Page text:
NetRange:       35.152.0.0 - 35.183.255.255
CIDR:           35.152.0.0/13, 35.176.0.0/13, 35.160.0.0/12
NetName:        AT-88-Z
NetHandle:      NET-35-152-0-0-1
Parent:         NET35 (NET-35-0-0-0-0)
NetType:        Direct Allocation
OriginAS:
Organization:   Amazon Technologies Inc. (AT-88-Z)
RegDate:        2016-08-09
Updated:        2016-08-09
Ref:            https://whois.arin.net/rest/net/NET-35-152-0-0-1



OrgName:        Amazon Technologies Inc.
OrgId:          AT-88-Z
Address:        410 Terry Ave N.
City:           Seattle
StateProv:      WA
PostalCode:     98109
Country:        US
RegDate:        2011-12-08
Updated:        2017-01-28
Comment:        All abuse reports MUST include:
Comment:        * src IP
Comment:        * dest IP (your IP)
Comment:        * dest port
Comment:        * Accurate date/timestamp and timezone of activity
Comment:        * Intensity/frequency (short log extracts)
Comment:        * Your contact details (phone and email) Without these we will be unable to identify the correct owner of the IP address at that point in time.
Ref:            https://whois.arin.net/rest/org/AT-88-Z


OrgTechHandle: ANO24-ARIN
OrgTechName:   Amazon EC2 Network Operations
OrgTechPhone:  +1-206-266-4064
OrgTechEmail:  amzn-noc-contact@amazon.com
OrgTechRef:    https://whois.arin.net/rest/poc/ANO24-ARIN

OrgAbuseHandle: AEA8-ARIN
OrgAbuseName:   Amazon EC2 Abuse
OrgAbusePhone:  +1-206-266-4064
OrgAbuseEmail:  abuse@amazonaws.com
OrgAbuseRef:    https://whois.arin.net/rest/poc/AEA8-ARIN

OrgNOCHandle: AANO1-ARIN
OrgNOCName:   Amazon AWS Network Operations
OrgNOCPhone:  +1-206-266-4064
OrgNOCEmail:  amzn-noc-contact@amazon.com
OrgNOCRef:    https://whois.arin.net/rest/poc/AANO1-ARIN

# end


# start

NetRange:       35.160.0.0 - 35.167.255.255
CIDR:           35.160.0.0/13
NetName:        AMAZO-ZPDX9
NetHandle:      NET-35-160-0-0-1
Parent:         AT-88-Z (NET-35-152-0-0-1)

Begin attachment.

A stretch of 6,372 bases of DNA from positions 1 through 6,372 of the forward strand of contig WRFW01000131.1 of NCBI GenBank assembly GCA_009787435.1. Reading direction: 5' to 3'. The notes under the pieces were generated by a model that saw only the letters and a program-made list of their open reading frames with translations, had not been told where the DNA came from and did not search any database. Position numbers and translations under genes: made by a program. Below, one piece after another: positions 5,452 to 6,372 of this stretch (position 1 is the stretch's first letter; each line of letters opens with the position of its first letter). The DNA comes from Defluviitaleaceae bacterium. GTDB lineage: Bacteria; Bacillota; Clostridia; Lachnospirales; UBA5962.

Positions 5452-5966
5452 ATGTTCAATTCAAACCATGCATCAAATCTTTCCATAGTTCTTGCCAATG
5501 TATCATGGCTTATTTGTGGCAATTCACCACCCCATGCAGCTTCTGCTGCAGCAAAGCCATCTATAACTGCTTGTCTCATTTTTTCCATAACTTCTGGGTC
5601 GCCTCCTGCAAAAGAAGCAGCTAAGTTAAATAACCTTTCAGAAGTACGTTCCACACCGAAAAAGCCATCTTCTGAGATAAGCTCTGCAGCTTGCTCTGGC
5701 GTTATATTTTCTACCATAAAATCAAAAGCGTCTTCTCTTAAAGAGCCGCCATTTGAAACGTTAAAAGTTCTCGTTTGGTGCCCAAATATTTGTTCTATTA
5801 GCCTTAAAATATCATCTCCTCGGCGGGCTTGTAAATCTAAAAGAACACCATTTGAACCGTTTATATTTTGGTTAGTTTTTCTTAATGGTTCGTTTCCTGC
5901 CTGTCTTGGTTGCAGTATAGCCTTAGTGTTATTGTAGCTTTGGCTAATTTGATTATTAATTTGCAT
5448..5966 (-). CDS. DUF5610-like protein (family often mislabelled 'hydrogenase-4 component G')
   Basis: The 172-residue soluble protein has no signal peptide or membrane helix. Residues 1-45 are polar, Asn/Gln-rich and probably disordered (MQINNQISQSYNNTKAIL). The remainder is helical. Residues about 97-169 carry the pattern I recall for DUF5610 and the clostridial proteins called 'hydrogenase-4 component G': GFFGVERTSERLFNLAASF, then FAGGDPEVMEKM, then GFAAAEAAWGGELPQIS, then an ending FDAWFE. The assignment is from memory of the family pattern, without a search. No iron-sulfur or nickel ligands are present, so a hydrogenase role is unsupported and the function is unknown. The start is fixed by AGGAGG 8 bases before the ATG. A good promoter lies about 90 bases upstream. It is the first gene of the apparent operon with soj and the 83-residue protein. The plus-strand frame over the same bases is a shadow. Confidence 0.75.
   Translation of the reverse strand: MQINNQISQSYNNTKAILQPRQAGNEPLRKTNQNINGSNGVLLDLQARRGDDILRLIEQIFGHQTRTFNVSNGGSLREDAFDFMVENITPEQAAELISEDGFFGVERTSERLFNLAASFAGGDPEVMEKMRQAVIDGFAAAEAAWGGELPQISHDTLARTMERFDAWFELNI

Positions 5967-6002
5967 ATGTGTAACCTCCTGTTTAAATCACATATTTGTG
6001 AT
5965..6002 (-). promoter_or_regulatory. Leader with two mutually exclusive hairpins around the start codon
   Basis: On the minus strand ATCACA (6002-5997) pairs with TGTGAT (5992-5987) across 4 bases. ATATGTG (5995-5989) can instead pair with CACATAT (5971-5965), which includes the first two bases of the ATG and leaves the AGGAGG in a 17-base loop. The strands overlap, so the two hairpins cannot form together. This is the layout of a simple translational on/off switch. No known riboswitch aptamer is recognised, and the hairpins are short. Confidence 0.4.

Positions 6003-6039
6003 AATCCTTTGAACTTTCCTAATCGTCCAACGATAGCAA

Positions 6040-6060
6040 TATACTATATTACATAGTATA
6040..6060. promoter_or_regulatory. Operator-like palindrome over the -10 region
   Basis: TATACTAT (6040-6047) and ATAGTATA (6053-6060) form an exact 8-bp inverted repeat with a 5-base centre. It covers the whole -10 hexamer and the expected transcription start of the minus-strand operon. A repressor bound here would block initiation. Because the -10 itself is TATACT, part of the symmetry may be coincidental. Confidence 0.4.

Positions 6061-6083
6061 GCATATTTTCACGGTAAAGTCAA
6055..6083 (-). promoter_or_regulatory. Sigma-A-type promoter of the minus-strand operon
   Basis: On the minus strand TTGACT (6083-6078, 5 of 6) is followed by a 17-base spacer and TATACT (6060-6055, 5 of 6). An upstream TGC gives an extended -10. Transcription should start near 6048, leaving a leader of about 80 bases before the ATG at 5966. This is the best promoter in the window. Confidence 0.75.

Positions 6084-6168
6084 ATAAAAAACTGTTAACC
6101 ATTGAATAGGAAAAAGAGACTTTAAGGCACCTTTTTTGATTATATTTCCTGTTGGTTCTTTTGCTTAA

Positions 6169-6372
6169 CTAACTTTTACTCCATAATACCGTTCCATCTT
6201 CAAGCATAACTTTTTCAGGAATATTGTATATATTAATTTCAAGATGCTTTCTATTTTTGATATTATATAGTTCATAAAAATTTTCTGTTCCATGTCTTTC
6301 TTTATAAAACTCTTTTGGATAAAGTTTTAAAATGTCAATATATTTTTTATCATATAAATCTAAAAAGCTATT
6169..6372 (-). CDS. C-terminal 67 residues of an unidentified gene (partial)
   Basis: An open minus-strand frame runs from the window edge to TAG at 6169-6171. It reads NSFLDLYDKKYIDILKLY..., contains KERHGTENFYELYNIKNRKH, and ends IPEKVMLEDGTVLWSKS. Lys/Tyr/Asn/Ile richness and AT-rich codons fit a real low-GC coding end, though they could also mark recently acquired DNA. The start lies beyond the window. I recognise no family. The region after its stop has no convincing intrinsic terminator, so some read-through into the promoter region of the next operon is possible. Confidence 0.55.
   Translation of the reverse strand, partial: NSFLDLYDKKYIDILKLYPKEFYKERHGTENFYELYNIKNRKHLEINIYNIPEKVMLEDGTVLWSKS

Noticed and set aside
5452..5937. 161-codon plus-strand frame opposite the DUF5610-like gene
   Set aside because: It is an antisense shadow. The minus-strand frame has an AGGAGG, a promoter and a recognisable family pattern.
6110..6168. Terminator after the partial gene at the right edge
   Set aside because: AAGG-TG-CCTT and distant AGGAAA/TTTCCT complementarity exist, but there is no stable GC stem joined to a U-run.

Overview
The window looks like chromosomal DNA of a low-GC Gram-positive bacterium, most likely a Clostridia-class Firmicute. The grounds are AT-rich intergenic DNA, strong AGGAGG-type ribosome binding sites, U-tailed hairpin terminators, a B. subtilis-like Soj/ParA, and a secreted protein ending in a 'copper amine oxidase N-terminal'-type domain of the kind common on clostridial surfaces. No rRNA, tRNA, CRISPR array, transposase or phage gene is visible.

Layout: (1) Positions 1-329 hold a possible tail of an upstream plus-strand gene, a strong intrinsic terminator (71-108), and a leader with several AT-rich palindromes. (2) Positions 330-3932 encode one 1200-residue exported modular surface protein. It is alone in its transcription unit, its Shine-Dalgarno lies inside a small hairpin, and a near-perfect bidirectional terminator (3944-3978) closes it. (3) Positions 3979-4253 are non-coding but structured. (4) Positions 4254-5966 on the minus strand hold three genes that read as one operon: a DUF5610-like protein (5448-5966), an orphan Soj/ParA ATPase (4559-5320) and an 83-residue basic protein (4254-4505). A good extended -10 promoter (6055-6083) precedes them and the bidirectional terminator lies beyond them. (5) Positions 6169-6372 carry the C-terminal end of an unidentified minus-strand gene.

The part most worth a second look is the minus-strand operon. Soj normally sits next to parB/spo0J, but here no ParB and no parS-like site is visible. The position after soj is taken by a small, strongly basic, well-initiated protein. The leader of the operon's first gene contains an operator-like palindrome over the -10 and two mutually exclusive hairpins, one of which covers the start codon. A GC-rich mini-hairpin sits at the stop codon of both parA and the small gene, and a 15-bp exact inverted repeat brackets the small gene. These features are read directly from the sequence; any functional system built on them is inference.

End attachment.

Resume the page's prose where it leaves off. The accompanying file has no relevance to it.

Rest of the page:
NetType:        Reallocated
OriginAS:       AS16509
Organization:   Amazon.com, Inc. (AMAZO-47)
RegDate:        2016-08-29
Updated:        2016-08-29
Ref:            https://whois.arin.net/rest/net/NET-35-160-0-0-1


OrgName:        Amazon.com, Inc.
OrgId:          AMAZO-47
Address:        EC2, EC2 1200 12th Ave South
City:           Seattle
StateProv:      WA
PostalCode:     98144
Country:        US
RegDate:        2011-05-10
Updated:        2017-01-28
Ref:            https://whois.arin.net/rest/org/AMAZO-47


OrgAbuseHandle: AEA8-ARIN
OrgAbuseName:   Amazon EC2 Abuse
OrgAbusePhone:  +1-206-266-4064
OrgAbuseEmail:  abuse@amazonaws.com
OrgAbuseRef:    https://whois.arin.net/rest/poc/AEA8-ARIN

OrgNOCHandle: AANO1-ARIN
OrgNOCName:   Amazon AWS Network Operations
OrgNOCPhone:  +1-206-266-4064
OrgNOCEmail:  amzn-noc-contact@amazon.com
OrgNOCRef:    https://whois.arin.net/rest/poc/AANO1-ARIN

OrgTechHandle: ANO24-ARIN
OrgTechName:   Amazon EC2 Network Operations
OrgTechPhone:  +1-206-266-4064
OrgTechEmail:  amzn-noc-contact@amazon.com
OrgTechRef:    https://whois.arin.net/rest/poc/ANO24-ARIN

# end



#
# ARIN WHOIS data and services are subject to the Terms of Use
# available at: https://www.arin.net/whois_tou.html
#
# If you see inaccuracies in the results, please report at
# https://www.arin.net/public/whoisinaccuracy/index.xhtml
#

Regards,

Fail2Ban

Conclusion

How to install fail2ban, test whether the service is running or not, work with Linux’s iptables firewall to see and remove bans, provide additional options for fail2ban for greater peace of mind.

Next time: setting up SSH to send an email on successful login.